Rays owner Stuart Sternberg says contribution to new stadium could rise based on business community interest

Speaking at a conference in New York, Sternberg reiterated that support for tickets and sponsorships will be key to kicking in more than $150-million
Principal owner Stuart Sternberg will have a lot to talk about on the stadium issue. [WILL VRAGOVIC / Tampa Bay Times ]
Principal owner Stuart Sternberg will have a lot to talk about on the stadium issue. [WILL VRAGOVIC / Tampa Bay Times ]
Published Nov. 30, 2017|Updated Nov. 30, 2017

Rays principal owner Stuart Sternberg reiterated today to a New York audience that how much the team contributes to a proposed new stadium will depend on how much support it gets from the Tampa Bay business community.

Sternberg told the Tampa Bay Times Nov. 15 that the initial ballpark number for the team contribution to the estimated $800-million project on the Ybor City site would be $150-million but could change based on interest expressed in season tickets, sponsorships and other business partnerships and the resulting increase in revenue projections.

Speaking Wednesday at SportsBusiness Daily and Journal's first Dealmakers in Sports conference, Sternberg said they are looking for "some commitments" of support from the business community in determining the actual amount.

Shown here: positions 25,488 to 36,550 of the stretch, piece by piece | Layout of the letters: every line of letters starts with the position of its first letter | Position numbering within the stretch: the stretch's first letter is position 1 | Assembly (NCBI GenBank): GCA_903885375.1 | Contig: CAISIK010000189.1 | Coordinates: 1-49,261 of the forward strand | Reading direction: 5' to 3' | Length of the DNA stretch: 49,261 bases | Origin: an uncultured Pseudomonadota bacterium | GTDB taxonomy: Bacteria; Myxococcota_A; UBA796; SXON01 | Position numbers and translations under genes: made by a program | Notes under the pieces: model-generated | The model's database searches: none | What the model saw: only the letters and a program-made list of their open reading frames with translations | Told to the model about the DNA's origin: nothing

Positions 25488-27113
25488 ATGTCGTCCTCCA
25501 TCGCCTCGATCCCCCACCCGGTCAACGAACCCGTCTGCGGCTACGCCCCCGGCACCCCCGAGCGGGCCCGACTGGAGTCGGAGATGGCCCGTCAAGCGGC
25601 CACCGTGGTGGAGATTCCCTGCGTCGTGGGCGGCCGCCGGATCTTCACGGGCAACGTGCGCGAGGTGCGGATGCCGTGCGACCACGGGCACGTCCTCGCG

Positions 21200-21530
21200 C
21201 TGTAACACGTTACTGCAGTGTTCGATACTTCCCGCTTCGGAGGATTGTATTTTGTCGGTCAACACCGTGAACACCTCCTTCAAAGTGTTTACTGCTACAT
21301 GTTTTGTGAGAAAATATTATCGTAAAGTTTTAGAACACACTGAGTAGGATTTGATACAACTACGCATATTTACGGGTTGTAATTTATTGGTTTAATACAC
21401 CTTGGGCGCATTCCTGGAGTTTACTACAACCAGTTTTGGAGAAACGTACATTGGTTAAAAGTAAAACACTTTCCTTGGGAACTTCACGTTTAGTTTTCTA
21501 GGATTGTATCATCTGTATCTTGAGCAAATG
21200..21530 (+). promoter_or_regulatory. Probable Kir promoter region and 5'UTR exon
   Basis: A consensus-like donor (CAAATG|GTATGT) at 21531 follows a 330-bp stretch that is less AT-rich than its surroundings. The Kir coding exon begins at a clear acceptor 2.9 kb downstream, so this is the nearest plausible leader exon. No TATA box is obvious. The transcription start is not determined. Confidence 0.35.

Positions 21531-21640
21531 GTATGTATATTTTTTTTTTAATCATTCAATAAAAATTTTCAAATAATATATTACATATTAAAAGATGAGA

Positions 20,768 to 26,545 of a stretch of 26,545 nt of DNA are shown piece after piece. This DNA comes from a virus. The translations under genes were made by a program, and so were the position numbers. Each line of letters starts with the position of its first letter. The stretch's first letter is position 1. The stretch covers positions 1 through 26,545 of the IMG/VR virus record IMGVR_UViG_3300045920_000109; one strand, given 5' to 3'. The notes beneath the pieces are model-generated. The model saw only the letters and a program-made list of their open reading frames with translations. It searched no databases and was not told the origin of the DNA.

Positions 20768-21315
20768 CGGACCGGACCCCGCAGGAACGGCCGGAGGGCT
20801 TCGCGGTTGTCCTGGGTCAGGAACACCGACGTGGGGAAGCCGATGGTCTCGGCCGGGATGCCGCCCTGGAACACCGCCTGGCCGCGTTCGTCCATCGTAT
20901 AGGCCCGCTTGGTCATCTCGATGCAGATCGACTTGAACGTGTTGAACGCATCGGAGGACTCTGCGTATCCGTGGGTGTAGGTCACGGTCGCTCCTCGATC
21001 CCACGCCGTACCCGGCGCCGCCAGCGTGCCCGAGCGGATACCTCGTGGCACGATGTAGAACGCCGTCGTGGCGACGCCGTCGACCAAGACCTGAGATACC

"That's really what's going to drive the difference between us being able to put up $150M, and if we find that those things are more robust, then that number can certainly go up," he said, per SportsBusiness Daily.

"I don't want to build an edifice to myself. I don't want to put up a building and have it not move the needle for us at all."

Sternberg also said the amount of the team contribution would be relative to overall expenses as they want to use the additional revenue in different ways, not just toward the stadium.

The $150-million, he said, allows them "to make a contribution, pay off our debt over 25 years – whatever it has to be – and still do what we want to do, which is put a more successful product on the field. … For us to be able to go in and break even again at a $65M payroll, it doesn't make sense. We want to be able to jump the payroll if we're taking that sort of risk."

Sternberg also noted, as he has previously, that since attendance was not improved by winning – as they made the playoffs four times in six years – he can't assume that just building a new stadium will be the answer and thus needs to see the commitments from the community.

"We never had real growth at the box office," he said. "We're going to have to see what Tampa Bay has, because I can't completely put my faith in the idea that if we just build a stadium it's going to work."

Overall, Sternberg said progress on the new stadium was "moving" along.